Cross's National Hotel still remains in the same comfortable condition as of yore, furnishing "entertainment for both man and beast." A. D. boards there, and is getting fat, like the rest of those who partake of the good things there to be found. That brewery, the Como Brewery, still continues to produce that immortal nectar in the way of lager, of which the iniquitous "Mark Twain" was so evidently enamored during his visit here, a short time ago. Poor fellow ! he attempted many times to go out and inspect the mines, that he might report upon them, but humbly acknowledges that he could never "get past the brewery," where he sat and drank "gallons and gallons." He did succeed, however, in visiting the Whitman mine, which lies in the opposite direction from the brewery.

Whisky, and Copperhead Soldiers.

Whisky drinking is getting more and more unpopular, especially since the 1st of this month, when the price was raised to two bits a drink; but "spiritual manifestations" are still to be seen, in the shape of a small "knock down and drag out." Lieutenant Vanderhoof is here, enlisting all the copperheads he can find. He says they are the very men he wants, and that they make fine soldiers; which is an argument in favor of their "soundness on the goose." Singular circumstance, however.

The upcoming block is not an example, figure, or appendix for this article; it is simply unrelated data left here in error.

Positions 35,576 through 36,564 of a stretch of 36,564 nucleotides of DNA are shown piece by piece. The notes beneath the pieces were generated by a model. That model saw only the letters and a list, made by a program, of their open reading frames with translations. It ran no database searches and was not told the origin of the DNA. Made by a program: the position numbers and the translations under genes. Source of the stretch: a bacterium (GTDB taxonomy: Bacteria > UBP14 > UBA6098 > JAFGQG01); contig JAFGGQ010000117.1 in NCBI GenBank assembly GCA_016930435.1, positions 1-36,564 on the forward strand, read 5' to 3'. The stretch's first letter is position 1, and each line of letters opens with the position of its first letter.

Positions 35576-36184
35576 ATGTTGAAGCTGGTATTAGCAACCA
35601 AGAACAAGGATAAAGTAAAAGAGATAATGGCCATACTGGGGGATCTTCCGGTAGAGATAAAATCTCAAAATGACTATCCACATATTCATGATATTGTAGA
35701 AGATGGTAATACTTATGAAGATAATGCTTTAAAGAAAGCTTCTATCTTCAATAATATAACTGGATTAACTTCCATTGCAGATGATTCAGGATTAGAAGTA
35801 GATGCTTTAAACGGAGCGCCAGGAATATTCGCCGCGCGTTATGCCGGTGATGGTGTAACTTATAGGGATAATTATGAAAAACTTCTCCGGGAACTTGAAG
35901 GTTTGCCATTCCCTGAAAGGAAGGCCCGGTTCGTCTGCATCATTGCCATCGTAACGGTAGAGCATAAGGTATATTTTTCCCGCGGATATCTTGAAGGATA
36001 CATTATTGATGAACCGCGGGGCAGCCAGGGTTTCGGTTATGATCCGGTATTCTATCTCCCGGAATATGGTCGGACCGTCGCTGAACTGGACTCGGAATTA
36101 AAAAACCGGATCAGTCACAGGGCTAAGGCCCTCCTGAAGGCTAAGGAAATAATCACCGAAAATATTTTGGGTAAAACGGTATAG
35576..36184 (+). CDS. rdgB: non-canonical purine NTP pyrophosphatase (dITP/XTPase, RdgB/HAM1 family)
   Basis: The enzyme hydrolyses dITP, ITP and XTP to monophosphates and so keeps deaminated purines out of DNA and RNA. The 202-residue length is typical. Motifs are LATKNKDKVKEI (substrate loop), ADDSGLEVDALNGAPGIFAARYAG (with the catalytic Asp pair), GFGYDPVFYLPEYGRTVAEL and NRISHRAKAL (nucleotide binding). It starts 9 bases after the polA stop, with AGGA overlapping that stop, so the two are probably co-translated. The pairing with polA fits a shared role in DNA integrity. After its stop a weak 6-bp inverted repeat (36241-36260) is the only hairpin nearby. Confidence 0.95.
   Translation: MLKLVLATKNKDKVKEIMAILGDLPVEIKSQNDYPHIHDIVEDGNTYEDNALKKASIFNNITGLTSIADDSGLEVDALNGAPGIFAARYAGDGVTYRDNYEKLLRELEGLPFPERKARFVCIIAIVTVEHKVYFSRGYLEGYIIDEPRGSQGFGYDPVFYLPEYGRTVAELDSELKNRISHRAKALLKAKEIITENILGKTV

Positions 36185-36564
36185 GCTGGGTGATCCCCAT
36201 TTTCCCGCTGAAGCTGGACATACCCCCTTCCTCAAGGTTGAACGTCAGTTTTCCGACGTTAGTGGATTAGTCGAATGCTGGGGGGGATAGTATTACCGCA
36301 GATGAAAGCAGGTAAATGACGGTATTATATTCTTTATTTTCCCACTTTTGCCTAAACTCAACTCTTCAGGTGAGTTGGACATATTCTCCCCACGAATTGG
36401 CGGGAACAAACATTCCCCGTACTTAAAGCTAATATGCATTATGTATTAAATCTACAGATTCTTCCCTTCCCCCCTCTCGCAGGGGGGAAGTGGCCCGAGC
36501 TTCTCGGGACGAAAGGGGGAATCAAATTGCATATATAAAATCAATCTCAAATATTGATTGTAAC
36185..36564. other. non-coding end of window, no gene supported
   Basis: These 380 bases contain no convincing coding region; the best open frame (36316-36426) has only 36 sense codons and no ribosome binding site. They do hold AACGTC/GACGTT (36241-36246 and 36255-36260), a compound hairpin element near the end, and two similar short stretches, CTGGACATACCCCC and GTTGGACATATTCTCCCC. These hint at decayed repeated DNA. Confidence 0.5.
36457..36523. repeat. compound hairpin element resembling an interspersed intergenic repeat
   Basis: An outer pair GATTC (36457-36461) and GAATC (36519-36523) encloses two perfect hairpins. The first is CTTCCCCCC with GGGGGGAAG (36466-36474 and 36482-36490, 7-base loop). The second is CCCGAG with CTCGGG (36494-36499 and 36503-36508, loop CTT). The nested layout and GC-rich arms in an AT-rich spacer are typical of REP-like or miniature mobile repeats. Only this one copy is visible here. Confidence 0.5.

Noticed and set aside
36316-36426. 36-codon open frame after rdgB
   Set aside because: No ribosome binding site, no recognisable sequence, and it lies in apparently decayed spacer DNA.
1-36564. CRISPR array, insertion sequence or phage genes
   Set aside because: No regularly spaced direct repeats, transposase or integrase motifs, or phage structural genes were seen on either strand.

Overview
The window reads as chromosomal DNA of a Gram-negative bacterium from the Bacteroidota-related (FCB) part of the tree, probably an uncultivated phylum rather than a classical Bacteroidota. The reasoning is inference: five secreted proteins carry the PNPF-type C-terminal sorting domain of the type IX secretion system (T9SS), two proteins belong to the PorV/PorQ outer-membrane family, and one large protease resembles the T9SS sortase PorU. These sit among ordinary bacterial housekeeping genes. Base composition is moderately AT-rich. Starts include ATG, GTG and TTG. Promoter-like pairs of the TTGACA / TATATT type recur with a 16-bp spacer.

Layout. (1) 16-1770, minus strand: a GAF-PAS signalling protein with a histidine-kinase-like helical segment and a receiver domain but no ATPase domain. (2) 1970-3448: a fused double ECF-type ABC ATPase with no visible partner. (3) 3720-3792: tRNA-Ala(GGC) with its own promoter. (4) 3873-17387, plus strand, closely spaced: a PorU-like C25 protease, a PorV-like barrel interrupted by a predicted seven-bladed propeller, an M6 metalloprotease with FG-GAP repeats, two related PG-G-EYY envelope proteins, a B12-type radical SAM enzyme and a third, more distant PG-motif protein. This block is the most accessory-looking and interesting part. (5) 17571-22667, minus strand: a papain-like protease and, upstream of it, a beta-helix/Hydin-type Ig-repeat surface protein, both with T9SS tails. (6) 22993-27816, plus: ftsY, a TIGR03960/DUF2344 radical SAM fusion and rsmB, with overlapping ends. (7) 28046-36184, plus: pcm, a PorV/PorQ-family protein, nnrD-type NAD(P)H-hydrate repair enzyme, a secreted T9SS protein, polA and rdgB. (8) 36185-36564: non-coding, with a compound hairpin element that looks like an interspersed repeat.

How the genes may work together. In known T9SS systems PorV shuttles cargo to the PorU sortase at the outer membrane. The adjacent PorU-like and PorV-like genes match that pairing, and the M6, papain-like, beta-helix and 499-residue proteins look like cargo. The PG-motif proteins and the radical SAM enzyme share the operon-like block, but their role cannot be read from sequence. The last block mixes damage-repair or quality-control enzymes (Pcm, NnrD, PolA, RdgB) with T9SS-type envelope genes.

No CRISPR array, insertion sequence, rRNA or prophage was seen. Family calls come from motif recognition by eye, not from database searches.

The Doctor and his Box.

We have several notional geniuses here, not the least of whom is a certain N. D. who can never be persuaded to sleep in anything but a box which he got up himself. In the daytime it is made to fold one part over the other in a mysterious manner, so that it forms a sort of bench to sit on; but at night it lies spread open, and is wide enough for two, in case of matrimonial investment on the part of the Doctor. That coffin-like bed also serves to remind the Doctor of his latter end and last resting place. There he lies and cogitates, when not asleep, like as Diogenes used to sit in his tub and philosophize. And there, night after night, he dies in the arms of Morpheus, to be resurrected next morning by the sound of the mill whistle, which, however unlike Gabriel's horn, calls both saints, sinners and doctors, not to repentance, but to work or to breakfast.

A Sheep in Wolf's Clothing.

Cross, too, in his bar-room of the National, cannot sleep in anything but his desk, where he files himself away among the rest of his papers, night after night. First a pulu mattress document, then a sheet, then Cross, then another sheet, then a big cover, or envelope of wolf skin, and there he lies, both eyes shut and mouth gently opened; the picture of innocence; a veritable sheep in wolf's clothing. Around the middle of this precious package, A. D. ties an imaginary string of red tape, and labels it thus:

Hic jacet Cross;

Requiescat in pace.

Valedictory.

The Como Sentinel will publish its first issue the last of this week, and will hereafter keep the public posted in regard to Palmyra District, probably more fully than A. D. has done; therefore, with this letter our correspondence will probably cease.

During the past eight months it has been a pleasure to me to correspond regularly with the UNION from here, and it is not without a feeling of sorrow that I now bid you adieu. But you will still hear from me, through the columns of the Como Sentinel, whose affections I shall gently woo, on the principle that charity begins at home.

Your friend, A. D.